In my home-office, I have 36 internet-connected devices. That's 12 PCs, 8 laptops, 5 tablets, 5 internet TV devices, 4 servers, an iPod touch and a printer. That's a lot, but the rest of the US is catching up with me.
While the good old PC is still the most commonly connected device, the real growth is coming from tablets and smartphones. In the last quarter alone, NPD saw nearly 18 million more tablets and 9 million more smartphones appear. Specifically, "Apple and Samsung remained the most prevalent smartphone brands consumers own, and Apple continues to dominate the tablet market".
In a statement, John Buffone, NPD Connected Intelligence' director said, "Even with this extraordinary growth in the smartphone and tablet market, PCs are still the most prevalent connected device in US internet households, and this is a fact that won't be changing any time soon. However, when you look at the combined number of smartphones and tablets consumers own, for the first time ever, it exceeded the installed base of computers." Specifically, NPD found that smartphone penetration rose from 52 percent to 57 percent of cell phone users, while tablet penetration increased significantly from 35 to 53 percent of internet households.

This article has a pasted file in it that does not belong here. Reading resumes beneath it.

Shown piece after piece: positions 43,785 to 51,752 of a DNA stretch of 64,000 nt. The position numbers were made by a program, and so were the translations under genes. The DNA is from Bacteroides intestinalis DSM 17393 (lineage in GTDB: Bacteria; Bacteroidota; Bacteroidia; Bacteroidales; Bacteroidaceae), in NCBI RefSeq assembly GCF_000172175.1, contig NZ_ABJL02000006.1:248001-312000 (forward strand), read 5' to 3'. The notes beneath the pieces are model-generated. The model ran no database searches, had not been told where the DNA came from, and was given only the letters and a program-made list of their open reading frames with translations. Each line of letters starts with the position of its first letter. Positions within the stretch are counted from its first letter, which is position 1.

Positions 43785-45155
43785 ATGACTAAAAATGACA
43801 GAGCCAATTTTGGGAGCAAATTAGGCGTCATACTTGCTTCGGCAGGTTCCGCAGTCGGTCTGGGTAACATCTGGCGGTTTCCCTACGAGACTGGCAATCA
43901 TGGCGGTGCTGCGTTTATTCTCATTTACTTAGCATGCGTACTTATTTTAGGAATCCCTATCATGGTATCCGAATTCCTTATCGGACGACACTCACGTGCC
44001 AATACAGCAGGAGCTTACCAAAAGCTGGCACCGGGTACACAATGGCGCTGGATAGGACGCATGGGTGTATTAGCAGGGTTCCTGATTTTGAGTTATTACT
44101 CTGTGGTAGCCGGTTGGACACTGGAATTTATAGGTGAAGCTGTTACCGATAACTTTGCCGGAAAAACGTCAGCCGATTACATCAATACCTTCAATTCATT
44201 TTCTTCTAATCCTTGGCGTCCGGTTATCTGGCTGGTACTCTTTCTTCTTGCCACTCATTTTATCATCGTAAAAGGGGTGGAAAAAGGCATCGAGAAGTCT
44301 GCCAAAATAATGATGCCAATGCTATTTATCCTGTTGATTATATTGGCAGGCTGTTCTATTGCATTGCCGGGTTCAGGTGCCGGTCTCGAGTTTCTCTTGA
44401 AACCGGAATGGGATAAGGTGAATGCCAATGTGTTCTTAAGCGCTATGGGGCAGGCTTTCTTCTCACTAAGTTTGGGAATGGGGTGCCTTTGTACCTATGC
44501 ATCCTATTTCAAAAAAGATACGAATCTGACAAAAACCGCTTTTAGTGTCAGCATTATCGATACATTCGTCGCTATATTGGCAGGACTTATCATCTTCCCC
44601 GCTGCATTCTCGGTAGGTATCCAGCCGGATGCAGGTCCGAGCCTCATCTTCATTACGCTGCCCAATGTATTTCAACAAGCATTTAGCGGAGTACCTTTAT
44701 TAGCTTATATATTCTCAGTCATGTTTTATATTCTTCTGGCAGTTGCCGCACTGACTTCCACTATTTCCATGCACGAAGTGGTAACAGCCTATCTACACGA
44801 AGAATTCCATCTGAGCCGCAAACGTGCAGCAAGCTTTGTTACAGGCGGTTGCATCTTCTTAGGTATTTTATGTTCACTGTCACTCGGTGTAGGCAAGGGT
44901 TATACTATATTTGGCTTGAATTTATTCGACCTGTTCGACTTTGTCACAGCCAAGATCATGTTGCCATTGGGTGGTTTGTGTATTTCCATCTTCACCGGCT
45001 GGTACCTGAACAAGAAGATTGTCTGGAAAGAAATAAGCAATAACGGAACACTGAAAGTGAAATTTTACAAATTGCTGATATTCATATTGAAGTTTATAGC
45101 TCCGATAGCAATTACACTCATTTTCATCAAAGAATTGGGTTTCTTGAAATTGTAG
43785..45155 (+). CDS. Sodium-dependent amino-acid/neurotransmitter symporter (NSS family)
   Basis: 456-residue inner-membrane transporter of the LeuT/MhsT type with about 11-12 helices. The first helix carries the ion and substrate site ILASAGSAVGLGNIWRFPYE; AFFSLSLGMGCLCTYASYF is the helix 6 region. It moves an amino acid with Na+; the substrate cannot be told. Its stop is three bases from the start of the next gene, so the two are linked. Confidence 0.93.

So what are we using all these devices for? In an earlier blog posting, Buffone noted that, "We can now watch HBOGO on three TVs in our home. Last night, we saw they started promoting its availability on AirPlay. As an early adopter, my first thought was, 'I want an Apple TV, too'. But there is no need, as all three TVs we own provide HBOGO, and each through a different type of device. Apple TV does, however, offer screen mirroring, which none of the other connected devices in our home provide, and that is bound to be useful — right? At least, this is often the thinking and behaviour of early adopters, which is quite different than that of the general consumer. It's these 'events', such as the availability of a prominent service like HBOGO, that often drive consumers to new technology. As devices such as Apple TV, Roku, Xbox, and others offer increased utility and easier ways to access the content you want to watch. This results in more mass-market consumers getting engaged."